Americans are buying up gasoline, fearing shortages after the Colonial Pipeline cyber hack

1 month ago
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Gas stations in the southeastern United States complained about disruptions in gasoline supplies. Americans began buying up fuel, which led to the shortages.

On the morning of May 12, 28.2 percent of all gasoline stations in North Carolina, 17.5 percent in Georgia and 17.1 percent in Virginia were out of gasoline.

In addition South Carolina (16.2%), Florida (4.6%) and Maryland (4.1%) had supply problems.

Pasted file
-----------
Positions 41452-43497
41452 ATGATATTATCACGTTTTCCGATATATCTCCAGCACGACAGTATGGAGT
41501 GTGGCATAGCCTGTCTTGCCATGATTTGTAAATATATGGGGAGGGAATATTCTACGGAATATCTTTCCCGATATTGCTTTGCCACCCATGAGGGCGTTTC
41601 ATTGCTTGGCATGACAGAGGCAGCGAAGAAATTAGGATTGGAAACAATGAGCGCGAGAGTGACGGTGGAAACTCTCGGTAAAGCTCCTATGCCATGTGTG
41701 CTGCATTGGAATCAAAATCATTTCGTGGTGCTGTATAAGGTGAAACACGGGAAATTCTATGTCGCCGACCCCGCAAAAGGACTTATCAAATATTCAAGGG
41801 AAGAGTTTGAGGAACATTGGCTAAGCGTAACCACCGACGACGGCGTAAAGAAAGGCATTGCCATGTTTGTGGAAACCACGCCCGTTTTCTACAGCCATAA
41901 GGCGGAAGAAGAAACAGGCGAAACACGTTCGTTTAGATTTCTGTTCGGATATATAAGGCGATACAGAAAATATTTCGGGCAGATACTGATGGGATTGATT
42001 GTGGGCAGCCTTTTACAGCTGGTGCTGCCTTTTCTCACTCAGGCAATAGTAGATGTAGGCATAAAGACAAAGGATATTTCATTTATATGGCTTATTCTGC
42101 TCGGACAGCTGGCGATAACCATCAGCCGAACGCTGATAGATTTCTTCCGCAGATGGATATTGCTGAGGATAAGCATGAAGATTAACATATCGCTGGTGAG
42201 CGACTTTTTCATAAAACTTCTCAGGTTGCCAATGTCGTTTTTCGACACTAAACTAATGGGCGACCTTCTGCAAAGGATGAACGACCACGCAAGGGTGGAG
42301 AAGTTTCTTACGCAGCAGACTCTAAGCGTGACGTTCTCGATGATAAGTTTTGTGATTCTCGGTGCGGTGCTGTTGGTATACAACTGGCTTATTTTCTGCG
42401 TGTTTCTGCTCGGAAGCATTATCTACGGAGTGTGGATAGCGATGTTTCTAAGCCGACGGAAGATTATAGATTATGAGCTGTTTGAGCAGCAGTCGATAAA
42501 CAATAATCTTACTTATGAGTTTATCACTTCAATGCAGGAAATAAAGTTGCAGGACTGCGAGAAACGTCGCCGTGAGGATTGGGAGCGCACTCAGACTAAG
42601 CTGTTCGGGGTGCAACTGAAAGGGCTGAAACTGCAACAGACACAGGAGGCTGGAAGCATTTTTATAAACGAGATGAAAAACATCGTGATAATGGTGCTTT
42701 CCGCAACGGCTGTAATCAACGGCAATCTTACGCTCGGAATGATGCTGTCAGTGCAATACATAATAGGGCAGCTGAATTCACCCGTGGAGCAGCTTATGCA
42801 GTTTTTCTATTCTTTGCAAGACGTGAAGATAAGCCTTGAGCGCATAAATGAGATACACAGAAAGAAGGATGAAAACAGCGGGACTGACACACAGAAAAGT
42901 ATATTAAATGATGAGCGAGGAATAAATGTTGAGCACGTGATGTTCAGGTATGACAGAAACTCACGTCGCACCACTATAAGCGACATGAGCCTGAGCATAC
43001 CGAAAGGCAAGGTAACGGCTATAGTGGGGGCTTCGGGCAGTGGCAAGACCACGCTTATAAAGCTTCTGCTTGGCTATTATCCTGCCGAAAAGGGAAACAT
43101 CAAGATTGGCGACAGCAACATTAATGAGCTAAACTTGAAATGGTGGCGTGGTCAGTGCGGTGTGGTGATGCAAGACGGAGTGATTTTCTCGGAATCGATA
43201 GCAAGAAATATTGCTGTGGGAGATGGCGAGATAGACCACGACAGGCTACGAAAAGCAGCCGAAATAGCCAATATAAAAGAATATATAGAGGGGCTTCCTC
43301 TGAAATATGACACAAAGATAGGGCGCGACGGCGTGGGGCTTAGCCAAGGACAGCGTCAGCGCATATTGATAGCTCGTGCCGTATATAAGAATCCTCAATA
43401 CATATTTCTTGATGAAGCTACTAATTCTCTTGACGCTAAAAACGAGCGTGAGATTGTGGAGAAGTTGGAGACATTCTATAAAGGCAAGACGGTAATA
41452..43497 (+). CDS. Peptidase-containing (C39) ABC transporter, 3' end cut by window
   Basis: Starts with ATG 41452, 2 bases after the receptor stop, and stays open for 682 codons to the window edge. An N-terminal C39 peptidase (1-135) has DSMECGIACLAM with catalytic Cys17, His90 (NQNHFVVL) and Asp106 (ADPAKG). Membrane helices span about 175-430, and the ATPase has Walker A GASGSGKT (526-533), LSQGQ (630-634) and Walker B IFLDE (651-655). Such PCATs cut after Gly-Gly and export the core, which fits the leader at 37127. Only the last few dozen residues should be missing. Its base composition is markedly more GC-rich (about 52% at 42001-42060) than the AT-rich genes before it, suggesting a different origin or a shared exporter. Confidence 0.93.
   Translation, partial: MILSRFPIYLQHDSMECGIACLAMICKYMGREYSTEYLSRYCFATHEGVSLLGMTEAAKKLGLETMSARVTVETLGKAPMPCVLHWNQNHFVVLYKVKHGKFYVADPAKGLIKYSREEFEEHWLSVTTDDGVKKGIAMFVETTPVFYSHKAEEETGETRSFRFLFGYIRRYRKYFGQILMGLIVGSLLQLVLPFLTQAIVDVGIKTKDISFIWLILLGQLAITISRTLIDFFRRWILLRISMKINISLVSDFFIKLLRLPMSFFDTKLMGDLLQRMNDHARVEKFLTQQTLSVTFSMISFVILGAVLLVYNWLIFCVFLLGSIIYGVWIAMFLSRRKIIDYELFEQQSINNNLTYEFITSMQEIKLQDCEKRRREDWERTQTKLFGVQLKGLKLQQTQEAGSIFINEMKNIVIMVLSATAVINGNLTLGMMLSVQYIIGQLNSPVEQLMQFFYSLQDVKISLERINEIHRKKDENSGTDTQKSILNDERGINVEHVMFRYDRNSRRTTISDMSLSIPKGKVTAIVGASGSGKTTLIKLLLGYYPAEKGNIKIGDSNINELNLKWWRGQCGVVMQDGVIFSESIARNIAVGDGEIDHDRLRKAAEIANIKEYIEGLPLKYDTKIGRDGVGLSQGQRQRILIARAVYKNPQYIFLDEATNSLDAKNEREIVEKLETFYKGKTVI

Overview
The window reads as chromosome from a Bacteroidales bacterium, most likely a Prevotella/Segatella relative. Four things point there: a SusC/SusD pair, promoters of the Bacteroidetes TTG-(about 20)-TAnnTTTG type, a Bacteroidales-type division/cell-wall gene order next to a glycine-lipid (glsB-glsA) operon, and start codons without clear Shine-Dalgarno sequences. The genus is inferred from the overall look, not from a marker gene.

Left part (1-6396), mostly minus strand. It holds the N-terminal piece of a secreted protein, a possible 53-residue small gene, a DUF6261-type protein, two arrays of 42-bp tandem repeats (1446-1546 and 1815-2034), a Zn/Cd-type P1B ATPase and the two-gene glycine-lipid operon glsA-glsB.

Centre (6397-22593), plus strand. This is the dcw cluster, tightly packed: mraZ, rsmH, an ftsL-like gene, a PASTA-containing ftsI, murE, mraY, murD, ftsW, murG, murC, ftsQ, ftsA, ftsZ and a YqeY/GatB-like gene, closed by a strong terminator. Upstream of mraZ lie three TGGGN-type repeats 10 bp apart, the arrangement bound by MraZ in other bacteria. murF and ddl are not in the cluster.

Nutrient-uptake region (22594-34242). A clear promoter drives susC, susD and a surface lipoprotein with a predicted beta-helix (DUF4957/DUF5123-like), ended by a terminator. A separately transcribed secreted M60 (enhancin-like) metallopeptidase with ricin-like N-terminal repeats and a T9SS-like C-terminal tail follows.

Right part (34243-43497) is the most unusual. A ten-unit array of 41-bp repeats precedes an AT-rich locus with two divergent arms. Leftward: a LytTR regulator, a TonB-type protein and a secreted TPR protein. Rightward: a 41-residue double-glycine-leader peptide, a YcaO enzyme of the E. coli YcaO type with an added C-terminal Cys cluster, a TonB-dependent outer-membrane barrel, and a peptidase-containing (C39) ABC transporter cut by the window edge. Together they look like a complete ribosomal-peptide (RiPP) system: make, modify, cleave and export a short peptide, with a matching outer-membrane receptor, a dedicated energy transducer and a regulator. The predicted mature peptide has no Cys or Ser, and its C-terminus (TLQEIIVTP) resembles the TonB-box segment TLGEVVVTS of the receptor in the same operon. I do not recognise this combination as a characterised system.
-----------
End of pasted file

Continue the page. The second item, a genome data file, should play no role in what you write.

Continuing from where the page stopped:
Experts and officials had already urged Americans not to buy gasoline after the attack on the Colonial Pipeline. It was explained that panic buying would only worsen the situation.

It is noted that on Tuesday, May 11, the demand for gasoline in the United States rose by 14% (compared to the previous week).

NACS Vice President of Strategic Industry Initiatives Jeff Lenard emphasized that demand was two to four times normal in many markets.

As a result, a state of emergency was declared in Florida. Regional authorities can now suspend the application of various requirements for vehicles that bring fuel into the state.

Earlier US President Joe Biden declared that Russia was not involved in the large-scale cyberattack. The FBI confirmed that a criminal group called DarkSide was responsible for the cyberattack on the pipeline.